We Are Artists


We may have heard of or seen the works of Frida Kahlo or Georgia O’Keeffe. Yet what of Lyubov Popova who was a force behind Russia’s Constructivism movement? Thereafter, did you know how much photography influenced Frida Kahlo’s works? Or that Georgia O’Keeffe’s famous flower paintings were inspired by the hat, crowned with imitation violets, worn by her art teacher?

Do you know of Kenojuak Ashevak whose introduction to conventional art media by some other villagers in Kinngait, inspired her print making? She became ‘known as a pioneer of modern Inuit art’ and the ‘Grandmother of Inuit art’. 

Like Kenojuak, Emily Kame Kngwarreye used traditional understandings and routines to inspire her art. Yet Emily recreated the Dreamings, firstly through batik- making and then by painting. Although she was nearly eighty when she started, Emily ‘painted nearly 3,000 paintings in eight years’! 

Kari Herbert describes the artist’s approach and manner in each biography, before expanding upon her life and style. Illustrations, copies of works and photographs are included in each of the fourteen profiles, too.

Bookwagon loves We Are Artists for the definitions, revelations, quality of research and the beauty of this production. We are proud to recommend this as a gift, or a worthwhile addition to bookshelves at home and school.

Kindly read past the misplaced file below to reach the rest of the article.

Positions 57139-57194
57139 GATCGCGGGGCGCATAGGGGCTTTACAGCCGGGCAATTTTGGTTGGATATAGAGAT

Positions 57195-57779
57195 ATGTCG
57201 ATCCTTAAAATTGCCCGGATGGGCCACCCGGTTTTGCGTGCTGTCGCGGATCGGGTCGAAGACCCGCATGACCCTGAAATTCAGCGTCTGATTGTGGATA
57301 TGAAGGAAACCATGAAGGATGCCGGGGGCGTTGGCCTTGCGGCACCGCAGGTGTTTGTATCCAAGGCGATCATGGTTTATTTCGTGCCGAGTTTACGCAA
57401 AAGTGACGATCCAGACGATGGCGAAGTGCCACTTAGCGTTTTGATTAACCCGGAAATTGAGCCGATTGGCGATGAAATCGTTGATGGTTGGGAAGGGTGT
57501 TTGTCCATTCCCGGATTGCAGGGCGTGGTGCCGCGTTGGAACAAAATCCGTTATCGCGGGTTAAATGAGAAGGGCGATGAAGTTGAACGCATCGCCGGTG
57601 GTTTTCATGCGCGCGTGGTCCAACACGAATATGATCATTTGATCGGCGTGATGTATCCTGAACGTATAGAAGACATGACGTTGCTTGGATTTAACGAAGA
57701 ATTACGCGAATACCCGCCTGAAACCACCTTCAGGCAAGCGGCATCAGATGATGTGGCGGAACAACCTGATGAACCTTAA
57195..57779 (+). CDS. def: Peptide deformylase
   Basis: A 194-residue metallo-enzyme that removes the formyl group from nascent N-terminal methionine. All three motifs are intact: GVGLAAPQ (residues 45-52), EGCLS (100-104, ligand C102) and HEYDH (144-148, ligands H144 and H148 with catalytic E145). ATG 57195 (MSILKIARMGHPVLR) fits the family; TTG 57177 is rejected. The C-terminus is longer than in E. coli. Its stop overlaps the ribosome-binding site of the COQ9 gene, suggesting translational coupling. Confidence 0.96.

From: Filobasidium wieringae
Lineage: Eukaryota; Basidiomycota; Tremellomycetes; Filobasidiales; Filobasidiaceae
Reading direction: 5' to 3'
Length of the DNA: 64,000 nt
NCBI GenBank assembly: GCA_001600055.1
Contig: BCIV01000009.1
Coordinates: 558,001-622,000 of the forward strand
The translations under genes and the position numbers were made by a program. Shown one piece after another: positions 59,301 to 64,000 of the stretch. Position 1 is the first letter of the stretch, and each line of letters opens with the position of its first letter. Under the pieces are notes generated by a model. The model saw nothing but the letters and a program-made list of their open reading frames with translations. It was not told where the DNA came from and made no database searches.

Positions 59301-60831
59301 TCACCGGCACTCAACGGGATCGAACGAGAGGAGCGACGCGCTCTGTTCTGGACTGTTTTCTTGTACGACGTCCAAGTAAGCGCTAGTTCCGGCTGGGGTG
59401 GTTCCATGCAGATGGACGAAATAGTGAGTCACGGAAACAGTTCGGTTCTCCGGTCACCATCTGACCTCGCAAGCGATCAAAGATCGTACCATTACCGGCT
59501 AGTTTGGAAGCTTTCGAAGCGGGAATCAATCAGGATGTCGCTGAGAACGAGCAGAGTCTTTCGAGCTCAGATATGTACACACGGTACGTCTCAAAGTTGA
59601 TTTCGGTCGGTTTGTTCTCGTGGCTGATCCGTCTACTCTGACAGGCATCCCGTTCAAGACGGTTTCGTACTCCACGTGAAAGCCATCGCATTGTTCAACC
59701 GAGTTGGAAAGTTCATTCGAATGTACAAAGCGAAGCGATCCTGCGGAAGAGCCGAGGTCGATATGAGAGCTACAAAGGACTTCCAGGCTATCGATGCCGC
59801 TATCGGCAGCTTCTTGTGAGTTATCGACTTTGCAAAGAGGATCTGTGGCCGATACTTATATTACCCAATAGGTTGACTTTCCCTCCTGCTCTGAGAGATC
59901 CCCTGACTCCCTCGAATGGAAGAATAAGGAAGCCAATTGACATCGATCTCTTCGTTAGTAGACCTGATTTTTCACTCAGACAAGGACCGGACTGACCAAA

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We Are Artists

Women who made their mark on the world

Kari Herbert

(Thames & Hudson)

Kenojuak Ashevak, Corita Kent, Emily Kame Kngwarreye or Alma Thomas are unlikely to have thought We Are Artists in their early years. However each fulfilled her destiny through inspiration, opportunity and determination.
Kari Herbert of We Are Explorers profiles fourteen artists. We realise how few females are recognised in this field! Suzanne Valadon worked alongside the Impressionists. However, her unconventional lifestyle and beauty brought her renown. Yet, when Edgar Degas ‘saw her work he was amazed‘. What’s more, he ‘bought three of her pictures and became her mentor’.
Well known artists include Barbara Hepworth, Tove Jansson and Georgia O’Keeffe. However, most are artists lesser known to us. What’s more each has been an innovator.  Amrita Sher-Gil sought to introduce India’s shimmering colours into her paintings, rather than a pale European palette. She sought ‘glimpses of a private moment in the lives of those she painted’. Yet, it is only in recent years that her creations have received the attention they merit.
Faith Ringgold was frustrated that exhibitions did not represent works of art from African Americans or women. She employed ‘forms of women’s art’ to gain attention. Thereafter, her quilts and needlework became artworks that ‘hang in the homes of presidents’. Meanwhile, her ‘mosaics line the walls of subway stations in New York City’!
Kari Herbert introduces each subject with a description after which a biography follows. There are illustrations from the writer, alongside photographs and representations of the subjects’ art. Each artist is fascinating. We are gripped, informed and encouraged. Bookwagon recommends We Are Artists highly for reading at home and school.  This is vital and interesting reading.


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